Tiger Woods hugs his family after winning the Masters on Sunday at Augusta National Golf Club. The title was Woods' fifth at the Masters and his 15th in major tournaments.
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Mark Wiedmer

Maybe that was a tear Tiger Woods wiped away as he ran a towel across his face on his victory march up Augusta National's 18th fairway Sunday afternoon, and maybe it wasn't.

Tears were certainly not his thing in the old days, pre-2009, when he often looked anything but human. Emotions were for everybody else. Frustration bordering on anger that he was so good so young for those who rooted against him. Joy mixed with awe for those who couldn't believe anyone so young could be so good and who knew how lucky they all were to have been born at the right time to witness it.

Over those first 11 years of world domination, from his first Masters win in 1997 to that unbelievable U.S. Open victory in 2008, the one won on a broken leg, the surprise was not when Woods earned each of his first 14 major championships. The surprise was when he didn't.

But then life took over, in all its humbling reality and cruelty. The seemingly perfect husband and father wound up on the wrong end of a messy, humiliating divorce due to his stupidity, selfishness, recklessness and hedonism.

Serious injuries soon followed, mostly to his back, which is often as destructive to golfers as throat nodules are to crooners. If you can't swing, your game can't sing.

It all got so bad two years ago at the pre-Masters' Champions' Dinner that Woods — a four-time winner of the tourney's green jacket at that time — had to take a nerve blocker just to sit through it. He even told a few of his closer friends that evening, "I'm done."

He also hopped on a plane to England later that night to seek a remedy, if only so he could be an active father again to son Charlie and daughter Sam.

The consultation resulted in a surgery to fuse two vertebrae in his back. He might never play competitive golf again, but that wasn't the primary goal.

"I was able to be around my kids again and go to their games and practices and take them to school again," Woods told the media before this year's Masters. "These are all things I couldn't do for a very long time."

A long time. Before Woods completed that walk up No. 18 on Sunday, before his afterthought bogey left him one stroke clear of the field with no holes to go, thus delivering him his fifth green jacket a shocking 14 years after he earned his fourth — which set a record by eclipsing Gary Player's 13 years between his 1961 and 1974 Masters crowns — he'd been all but irrelevant for a very long time.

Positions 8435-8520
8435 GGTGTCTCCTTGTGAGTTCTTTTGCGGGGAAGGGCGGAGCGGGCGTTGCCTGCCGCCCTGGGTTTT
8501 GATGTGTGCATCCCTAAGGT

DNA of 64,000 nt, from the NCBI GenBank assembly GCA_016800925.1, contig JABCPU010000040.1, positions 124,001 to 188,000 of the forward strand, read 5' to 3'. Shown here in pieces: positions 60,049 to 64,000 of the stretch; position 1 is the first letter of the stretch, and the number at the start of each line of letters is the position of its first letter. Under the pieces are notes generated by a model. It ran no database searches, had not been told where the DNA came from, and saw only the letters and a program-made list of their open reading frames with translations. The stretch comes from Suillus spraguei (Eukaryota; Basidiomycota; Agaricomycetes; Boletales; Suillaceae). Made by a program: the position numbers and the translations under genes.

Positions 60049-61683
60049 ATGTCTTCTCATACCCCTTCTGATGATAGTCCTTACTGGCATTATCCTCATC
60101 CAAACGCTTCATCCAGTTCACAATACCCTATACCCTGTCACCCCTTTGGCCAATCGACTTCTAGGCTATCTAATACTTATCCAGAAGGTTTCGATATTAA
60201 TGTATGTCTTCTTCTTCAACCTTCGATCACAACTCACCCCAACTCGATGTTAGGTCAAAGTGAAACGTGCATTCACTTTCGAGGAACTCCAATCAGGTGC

There was no longer talk of threatening Jack Nicklaus's 18 majors, as had once seemed a certainty. There was no talk of him ever returning to No. 1 in the world, a position he once held, as ESPN pointed out Sunday, for 281 consecutive weeks before falling as low as 1,199 in 2017.

Yet that didn't mean it couldn't happen. Woods finished sixth at last year's British Open. He was second at the PGA Championship and won the Tour Championship last September at Atlanta's East Lake Golf Club. Even if he wasn't the Tiger of old, he could no longer be dismissed as some delusional has-been.

Then came the Masters. Woods kept hanging around, or as he said of Sunday's final round, "just plodded my way around all day."

We should all plod so well. Soon the rest of the field was acting as it so often has when threatened by Tiger. They backed up. Or as ESPN's Mike "Greeny" Greenberg tweeted at one point: "If all these mistakes and scared looking putts look familiar it's because they are. We used to call it the Tiger effect. And today proves, it never went away."

Indeed, four of the world's best golfers — including Tiger's playing partners, Tony Finau and Francesco Molinari — dropped tee shots into the water at Amen Corner's No. 12 within 15 minutes of each other. With those mistakes, the Tiger Effect was once more alive and well.

Less than two hours later, a 43-year-old Woods was again the Masters champion, wrapping his mother Tida and children in separate bearhugs in much the same way his late father Earl embraced him 22 years earlier. If he wasn't crying, he may have been the only one. Especially when the vast gallery of patron began chanting "Tiger! Tiger! Tiger!" at the tops of their lungs.

America has always loved its comeback stories, and this may have been the greatest comeback of them all for a golfer who had never previously come from behind in the final round to win a major. If he didn't appear human in a bad way all those years ago, his performance on this damp, windy Sunday didn't appear humanly possible in the best of ways.

Soon, another green jacket slipped over his broad shoulders in Butler Cabin, Woods smiled and said, "Ah, it fits."

It fits this sports year in general. In February, 41-year-old Tom Brady led the New England Patriots to another Super Bowl win a year after being embarrassed by the Philadelphia Eagles in that same event. A week ago today, Virginia won the NCAA men's basketball tournament a year after becoming the first No. 1 seed to lose to a No. 16 seed in the event's history.

And has it been mentioned that golf's next two majors — the PGA next month at Bethpage Black and the U.S. Open in June at Pebble Beach — are at venues where Woods has previously won majors?

As he watched it all unfold, CBS analyst Nick Faldo, who won three Masters himself, said, "We'll never see anything as exhilarating as this again."

Maybe not. But given how well he played at the Masters and how alive the Tiger Effect once more seems to be, we might see Woods win enough majors to challenge Nicklaus's 18. After all, the Golden Bear was 46 when he won his last one.

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